After resuscitating my starter, the next loaf I baked was my best ever. It was incredible! Great spring and a soft chewy crumb that stayed light and fluffy for a good few days. When I first took it out of the oven I thought it had a giant hole in it because it was domed, without any natural spread where the scoring lines had been. But the loaf was amazing!

my subsequent loaf was excellent too.

Now I had a good starter before this - and was really happy with my bread - but Now it seems superhuman! I'd just like to know why. It seems like the process of rebuilding its natural yeast has given the starter a lease of life. I'd be tempted to do this again if the bread returns to its previous and very acceptable state. Perhaps this is a good idea periodically.

Any thoughts, explanations or experience of this? 



andychrist's picture

More Bakery Fakery: SD Spin-ache Rollz

Again with the Briouche, Nyetzels and Qaiseroles. 

This time made with spinach in a SD rye levain fortified with fermented pineapple juice.

Somehow I doubt these are really gonna sell.

justsaying's picture

Softening up whole wheat bread?

I'm trying to make almost complete whole wheat bread but not making it so dense and heavy.

Do you think 28g of soy flour and 28g of powdered milk with 60% of water(of whole wheat flour) would do the trick?

Cookdoc's picture


My wife told me that the starter/biga/poolish should mature in a dark place. I thought that it was more the temperature that mattered. Any Info?


donsabi's picture

Gluten Intolerance

I am sure you have seem gluten free products emerging from every dark corner of the processed food industry.  It is all over the news media and during my last doctor visit his recommendation was, "stop eating gluten."   So what happened to bread?  I grew up in a family that had bread on the table at every meal and there was no obesity.  No one complained of stomach aches, bloating, IBS, where bread was responsible.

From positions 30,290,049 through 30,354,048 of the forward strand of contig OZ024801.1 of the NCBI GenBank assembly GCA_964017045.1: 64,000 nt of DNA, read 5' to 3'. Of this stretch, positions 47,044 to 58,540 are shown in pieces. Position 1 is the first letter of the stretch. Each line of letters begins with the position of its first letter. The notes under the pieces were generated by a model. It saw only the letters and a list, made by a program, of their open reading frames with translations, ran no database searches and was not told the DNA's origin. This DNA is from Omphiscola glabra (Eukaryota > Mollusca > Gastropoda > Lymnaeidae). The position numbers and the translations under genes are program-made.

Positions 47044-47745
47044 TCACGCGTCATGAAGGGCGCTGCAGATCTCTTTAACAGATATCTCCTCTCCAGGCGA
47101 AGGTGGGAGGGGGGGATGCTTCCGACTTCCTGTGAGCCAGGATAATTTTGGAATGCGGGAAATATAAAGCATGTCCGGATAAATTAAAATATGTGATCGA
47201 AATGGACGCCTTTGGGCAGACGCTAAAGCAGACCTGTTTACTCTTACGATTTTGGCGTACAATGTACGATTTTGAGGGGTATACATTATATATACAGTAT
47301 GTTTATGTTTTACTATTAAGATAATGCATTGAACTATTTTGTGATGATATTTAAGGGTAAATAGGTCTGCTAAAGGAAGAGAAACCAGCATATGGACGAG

I tired researching this but gluten seems to have been labeled the culprit with little to no investigation from the medical world.  However there seems to be far more to so-called gluten intolerance.   I came across a couple of articles that seem to point at other sources.  One theory is that the gut bacteria responsible for the digestion has been destroyed or severely weaken by antibiotics.  Another was and is the destruction of our gut bacteria from the use of fluorides.  Still another theory is the use of GM crops, such as BT corn, and the saturation of Round-UP ready crops with the herbicide Round-Up.   I believe the reason for the relatively recent advent of gluten intolerance has been caused by the destruction of our gut bacteria and not wheat.  

I bake my bread with the use of five ingredients, a good white flour, yeast, water, sugar, and salt and have no issues.  (I do have issues with WW and whole grains but I don't want to sidetrack the subject).   Some of the problems caused by modern day industrial bread is probably caused by the additives as such I don't think that homemade and commercial breads can be compared.   I  believe that gluten intolerance is caused by the products that have taken a toll on our digestive system, antibiotics, fluorides, insecticides, GM corps like BT corn, and other GM Round-Up ready crops.

Jaque Pepin said something like, 'for my last meal I would want fresh bread and butter.'  I agree and hope that we will be able to enjoy our breads until our last day.